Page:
Two income tax systems, separate and unequal
ASK THIS | August 11, 2008
David Cay Johnston analyzes new IRS data and find that wage-earners pay taxes on virtually all their income -- but business owners, investors and farmers don't. So what will the presidential candidates do about it?
By David Cay Johnston
Q. New data from an intensive IRS study of tax returns shows that at least 12 percent of capital gains are not being reported and, therefore not taxed. What will you do to make sure that all capital gains are reported and taxed?
Q. The same data shows that only about half of the profits earned by sole proprietors and farmers are reported to the IRS. What will you do to make sure these small business owners and farmers pay taxes on all of their profits?
Q. If you do not know at this moment what you will do, then will you please give us an exact date when you will present us with your plan and answer questions about it?
Congress enables massive tax cheating by business owners, investors and farmers -- while making wage earners pay taxes on 99 percent of their incomes.
That’s the conclusion of my analysis for Tax Notes of new but as yet unpublished research by the Internal Revenue Service. This official government data shows that America has two systems of income taxation, separate and unequal. One system very effectively taxes wage earners, whose incomes can be checked against what employers list in verification reports. The other, lacking independent verification, is a sieve of untaxed income for business and owners and investors.
Just 88 percent of capital gains are reported on tax returns, according to IRS data from a detailed survey of 46,000 taxpayers. But even that figure significantly understates the pervasiveness of the problem. The IRS report shows endemic under-reporting among the 99.9 percent who make less than $2 million a year. (It also shows that among the tiny group making more than $2 million, almost all capital gains are reported, which, as I explain in my column, I do not believe.)
The data also show that only about half of the income taken in by America's 21.5 million sole proprietors is actually reported. These are people from freelance writers and management consultants to restaurant operators who file a Schedule C with their tax return. The IRS Taxpayer Advocate, Nina E. Olson, has for several years called this form of income the last great area of mass tax cheating, but Congress has declined to take any action.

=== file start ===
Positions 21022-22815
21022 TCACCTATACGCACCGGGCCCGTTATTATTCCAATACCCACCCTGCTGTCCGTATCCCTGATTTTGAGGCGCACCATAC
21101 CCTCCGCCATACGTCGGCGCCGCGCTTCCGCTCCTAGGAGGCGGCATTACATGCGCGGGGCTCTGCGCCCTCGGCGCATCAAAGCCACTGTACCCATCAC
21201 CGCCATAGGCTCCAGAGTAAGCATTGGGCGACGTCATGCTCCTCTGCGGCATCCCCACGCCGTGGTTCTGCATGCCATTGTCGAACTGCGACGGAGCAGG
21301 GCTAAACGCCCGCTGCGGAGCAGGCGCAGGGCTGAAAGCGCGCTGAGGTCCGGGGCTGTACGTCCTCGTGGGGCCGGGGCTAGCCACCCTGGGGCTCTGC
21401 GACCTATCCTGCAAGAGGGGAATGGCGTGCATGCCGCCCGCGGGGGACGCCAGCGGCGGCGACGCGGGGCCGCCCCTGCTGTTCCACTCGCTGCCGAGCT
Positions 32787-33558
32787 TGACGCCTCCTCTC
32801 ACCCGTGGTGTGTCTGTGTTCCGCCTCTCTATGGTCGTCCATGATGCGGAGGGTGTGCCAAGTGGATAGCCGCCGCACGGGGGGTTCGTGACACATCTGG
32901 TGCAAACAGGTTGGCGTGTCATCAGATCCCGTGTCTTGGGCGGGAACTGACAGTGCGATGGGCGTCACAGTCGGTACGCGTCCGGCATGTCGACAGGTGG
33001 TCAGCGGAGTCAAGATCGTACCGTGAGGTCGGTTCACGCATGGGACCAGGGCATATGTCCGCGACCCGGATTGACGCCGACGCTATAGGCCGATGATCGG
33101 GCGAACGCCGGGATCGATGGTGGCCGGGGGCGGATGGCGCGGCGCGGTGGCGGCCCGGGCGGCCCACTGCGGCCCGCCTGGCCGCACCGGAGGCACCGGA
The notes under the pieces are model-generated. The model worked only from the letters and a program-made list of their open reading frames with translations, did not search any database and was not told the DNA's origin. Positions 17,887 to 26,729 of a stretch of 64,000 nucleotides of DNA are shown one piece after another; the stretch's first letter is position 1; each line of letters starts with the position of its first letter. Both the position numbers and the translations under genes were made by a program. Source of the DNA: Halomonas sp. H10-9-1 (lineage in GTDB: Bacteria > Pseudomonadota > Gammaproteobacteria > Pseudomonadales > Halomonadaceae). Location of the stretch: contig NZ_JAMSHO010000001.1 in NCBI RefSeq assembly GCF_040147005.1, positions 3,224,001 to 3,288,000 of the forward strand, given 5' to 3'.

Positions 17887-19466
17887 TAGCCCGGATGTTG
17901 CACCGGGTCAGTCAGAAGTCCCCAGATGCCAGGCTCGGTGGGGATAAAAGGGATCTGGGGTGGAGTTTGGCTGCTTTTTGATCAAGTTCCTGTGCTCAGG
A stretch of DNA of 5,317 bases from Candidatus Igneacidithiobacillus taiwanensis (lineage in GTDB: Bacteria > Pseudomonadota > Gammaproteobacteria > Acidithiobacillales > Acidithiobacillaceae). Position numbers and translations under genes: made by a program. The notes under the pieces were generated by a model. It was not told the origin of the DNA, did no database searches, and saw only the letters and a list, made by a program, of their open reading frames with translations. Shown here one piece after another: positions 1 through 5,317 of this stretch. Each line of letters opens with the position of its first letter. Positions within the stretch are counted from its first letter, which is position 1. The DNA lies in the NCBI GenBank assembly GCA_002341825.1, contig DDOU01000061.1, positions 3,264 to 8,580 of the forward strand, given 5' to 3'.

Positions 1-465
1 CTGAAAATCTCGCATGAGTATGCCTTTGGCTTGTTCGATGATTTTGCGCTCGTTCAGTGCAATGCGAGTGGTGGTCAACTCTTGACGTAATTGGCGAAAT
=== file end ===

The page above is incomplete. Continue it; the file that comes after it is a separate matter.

All this and charts of the official data are in my Aug. 4 column in Tax Notes, a nonprofit journal that accepts no advertising and pays for its team of journalists and lawyers through subscriptions. The column is available free, courtesy of the editors, here.
My analysis also finds that many people with big incomes from unreported capital gains show up – incorrectly -- as middle-class taxpayers in the official IRS tables. What does that mean? It means that the huge gains in income going to high earners are even greater than what has been reported.
The new data matter because soon taxes are going to have go up unless Congress dramatically slashes spending. The hard truth is that the next president will face a huge and worsening problem: our federal government is spending far more than it collects in taxes, which is slowly making us all poorer. A president who began with a nine-figure surplus and promised fiscal restraint turned out to be the biggest spender of all time.
The annual shortfall is projected at $482 billion this year, a record. But the shortfall will actually be about $575 billion because we pay $92 billion or so more in Social Security taxes than are paid out in benefits, a subsidy to the rich from workers making less than $104,000. Just the interest on this $575 billion of borrowing will cost almost $29 billion per year at 5 percent interest. Already interest on the national debt equals all of the income taxes people pay from January into mid-May.
So there will be a big revenue hunt starting next year. The hunt actually began in 2006, when President Bush violated his pledge to never raise taxes and raised them on teenagers with college savings funds.
Presidential and congressional candidates should be asked what they intend to do to end this official unfairness between wage earners and the ownership class and its role in reducing the record budget shortfalls.
08/11/2008, 07:11 PM
Nice analysis of the 2 tax systems.
One solution that I have suggested when interviewed by Congressional staffers is as follows: Require all sole proprietors to have an EIN and to maintain a company bank account. Banks would be required to report gross deposits of all companies to the IRS. Many taxpayers do not even report all of their deposited monies. As far as pure cash payments there are very few ways to track payments to home improvement businesses, restaurants and small retailers.